A report of "Susceptible" indicates that the pathogen is likely to be inhibited if the antimicrobial compound in the blood reaches the concentrations usually achievable. A report of "Intermediate" indicates that the result should be considered equivocal, and if the microorganism is not fully susceptible to alternative, clinically feasible drugs, the test should be repeated. This category implies possible clinical applicability in body sites where the drug is physiologically concentrated or in situations where high dosage of drug can be used. This category also provides a buffer zone, which prevents small uncontrolled technical factors from causing major discrepancies in interpretation. A report of "Resistant" indicates that the pathogen is not likely to be inhibited if the antimicrobial compound in the blood reaches the concentrations usually achievable; other therapy should be selected.


The prevalence of resistance may vary geographically for selected species and local information on resistance is desirable, particularly when treating severe infections.

Clinical trials.

No data available.

5.2 Pharmacokinetic Properties


Aclor is well absorbed after oral administration, whether taken with food or while fasting, however, when it is taken with food, the peak concentration achieved is 50% to 75% of that observed when the drug is administered to fasting subjects and generally appears from 45 minutes to 1 hour later. The presence of food in the gastrointestinal tract does not alter the total amount of cefaclor absorbed. Following administration of 250 mg, 500 mg, and 1 g doses to fasting subjects, average peak plasma levels of antibacterial activity (expressed as microgram/mL of cefaclor) of 7, 13 and 23 microgram/mL, respectively, were obtained at 30 to 60 minutes. The reduced peak serum levels resulting from the administration of cefaclor with food should be considered with reference to the sensitivity of the infecting organism, severity of illness, the dose being administered and the variability in the peak plasma levels which occur with cefaclor.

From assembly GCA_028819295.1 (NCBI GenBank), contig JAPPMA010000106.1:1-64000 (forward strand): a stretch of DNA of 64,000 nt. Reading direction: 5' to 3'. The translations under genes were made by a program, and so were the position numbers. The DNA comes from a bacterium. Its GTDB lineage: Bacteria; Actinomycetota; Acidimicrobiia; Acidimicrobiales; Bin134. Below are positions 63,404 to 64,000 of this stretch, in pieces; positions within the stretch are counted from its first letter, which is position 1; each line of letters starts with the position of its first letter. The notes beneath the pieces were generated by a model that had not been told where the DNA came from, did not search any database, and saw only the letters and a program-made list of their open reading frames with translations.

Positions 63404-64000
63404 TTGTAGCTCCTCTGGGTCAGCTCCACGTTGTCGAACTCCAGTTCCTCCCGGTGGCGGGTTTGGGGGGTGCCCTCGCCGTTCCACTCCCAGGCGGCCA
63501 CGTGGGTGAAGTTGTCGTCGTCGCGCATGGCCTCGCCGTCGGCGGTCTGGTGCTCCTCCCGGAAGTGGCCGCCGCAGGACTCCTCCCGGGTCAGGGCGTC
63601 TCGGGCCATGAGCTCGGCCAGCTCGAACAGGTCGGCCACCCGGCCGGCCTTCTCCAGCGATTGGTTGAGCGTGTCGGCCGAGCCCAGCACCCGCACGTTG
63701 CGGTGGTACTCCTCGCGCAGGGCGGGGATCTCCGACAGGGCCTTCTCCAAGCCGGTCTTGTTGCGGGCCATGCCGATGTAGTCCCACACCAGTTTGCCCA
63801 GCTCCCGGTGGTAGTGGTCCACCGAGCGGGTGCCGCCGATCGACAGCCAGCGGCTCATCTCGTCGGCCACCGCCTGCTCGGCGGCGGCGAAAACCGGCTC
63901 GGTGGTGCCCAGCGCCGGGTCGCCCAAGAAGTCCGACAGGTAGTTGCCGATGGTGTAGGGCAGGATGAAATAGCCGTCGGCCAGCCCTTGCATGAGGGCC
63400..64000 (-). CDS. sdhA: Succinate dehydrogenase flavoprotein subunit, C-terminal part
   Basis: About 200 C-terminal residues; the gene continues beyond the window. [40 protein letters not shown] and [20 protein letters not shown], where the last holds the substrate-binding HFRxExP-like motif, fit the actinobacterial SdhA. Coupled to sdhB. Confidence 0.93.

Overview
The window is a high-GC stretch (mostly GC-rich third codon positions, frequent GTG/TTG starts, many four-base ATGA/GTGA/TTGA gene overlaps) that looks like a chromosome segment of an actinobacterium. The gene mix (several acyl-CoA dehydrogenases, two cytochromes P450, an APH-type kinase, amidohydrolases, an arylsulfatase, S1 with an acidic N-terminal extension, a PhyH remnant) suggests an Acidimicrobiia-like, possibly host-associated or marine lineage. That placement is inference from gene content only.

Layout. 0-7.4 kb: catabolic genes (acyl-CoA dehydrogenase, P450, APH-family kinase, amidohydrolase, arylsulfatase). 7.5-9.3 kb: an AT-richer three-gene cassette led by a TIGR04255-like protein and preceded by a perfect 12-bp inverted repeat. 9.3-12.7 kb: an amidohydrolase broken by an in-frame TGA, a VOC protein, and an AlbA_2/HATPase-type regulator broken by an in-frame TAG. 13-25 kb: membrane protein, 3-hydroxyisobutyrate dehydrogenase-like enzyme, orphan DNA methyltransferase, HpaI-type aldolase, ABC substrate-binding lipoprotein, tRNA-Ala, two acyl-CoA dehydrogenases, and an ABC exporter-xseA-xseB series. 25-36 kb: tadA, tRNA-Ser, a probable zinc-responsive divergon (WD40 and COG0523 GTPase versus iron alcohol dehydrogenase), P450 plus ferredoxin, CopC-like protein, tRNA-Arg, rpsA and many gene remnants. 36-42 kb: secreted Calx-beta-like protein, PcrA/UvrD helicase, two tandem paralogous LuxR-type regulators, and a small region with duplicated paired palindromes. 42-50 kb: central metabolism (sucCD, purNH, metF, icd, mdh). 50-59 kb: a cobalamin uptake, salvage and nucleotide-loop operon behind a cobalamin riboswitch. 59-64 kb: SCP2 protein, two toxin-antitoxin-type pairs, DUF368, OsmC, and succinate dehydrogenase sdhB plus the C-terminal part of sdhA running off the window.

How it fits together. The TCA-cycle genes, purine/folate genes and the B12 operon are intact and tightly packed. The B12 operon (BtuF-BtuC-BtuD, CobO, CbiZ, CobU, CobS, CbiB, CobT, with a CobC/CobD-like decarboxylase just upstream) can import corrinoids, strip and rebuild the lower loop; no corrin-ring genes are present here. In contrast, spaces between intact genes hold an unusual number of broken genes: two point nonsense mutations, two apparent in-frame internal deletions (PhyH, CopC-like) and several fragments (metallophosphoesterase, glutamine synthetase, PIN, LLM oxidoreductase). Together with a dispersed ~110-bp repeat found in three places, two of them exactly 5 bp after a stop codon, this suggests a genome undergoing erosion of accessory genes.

There is no evidence of metabolism of cefaclor in humans. The plasma half-life in healthy subjects is independent of dosage form and averages 40-60 minutes.

5.3 Preclinical Safety Data


No data available.


No data available.

6 Pharmaceutical Particulars

6.1 List of Excipients

The powder for oral liquid also contains the following inactive ingredients: dimeticone 350, erythrosine, methylcellulose, sodium lauryl sulfate, Strawberry Flavour 52312 AP0551 (Proprietary Ingredient 274), sucrose, tapioca starch and xanthan gum.

6.2 Incompatibilities

Incompatibilities were either not assessed or not identified as part of the registration of this medicine.

6.3 Shelf Life

In Australia, information on the shelf life can be found on the public summary of the Australian Register of Therapeutic Goods (ARTG). The expiry date can be found on the packaging.

6.4 Special Precautions for Storage

Dry powder: store below 25°C.
Reconstituted suspension: store at 2°C to 8°C (Refrigerate. Do not freeze). Use within 14 days and discard remaining portion thereafter. Discard unused portion 14 days after mixing.

6.5 Nature and Contents of Container

Container type: bottle (HDPE).
Pack sizes: 75 mL (250 mg/5 mL), 100 mL (125 mg/5 mL).
Some strengths, pack sizes and/or pack types may not be marketed.

6.6 Special Precautions for Disposal

In Australia, any unused medicine or waste material should be disposed of by taking it to your local pharmacy.

6.7 Physicochemical Properties

Chemical structure.

Chemical name: 3-chloro-7-D-(2-phenylglycinamido)-3-cephem-4-carboxylic acid monohydrate.
Molecular formula: C15H16ClN3O5S.
Molecular weight: 385.8.
Aclor (cefaclor monohydrate) is a semisynthetic cephalosporin antibiotic for oral administration.
Cefaclor monohydrate is a white to off white crystalline powder, slightly soluble in water, but is insoluble in alcohol and chloroform.

CAS number.


7 Medicine Schedule (Poisons Standard)

S4 (Prescription Only Medicine).

Summary Table of Changes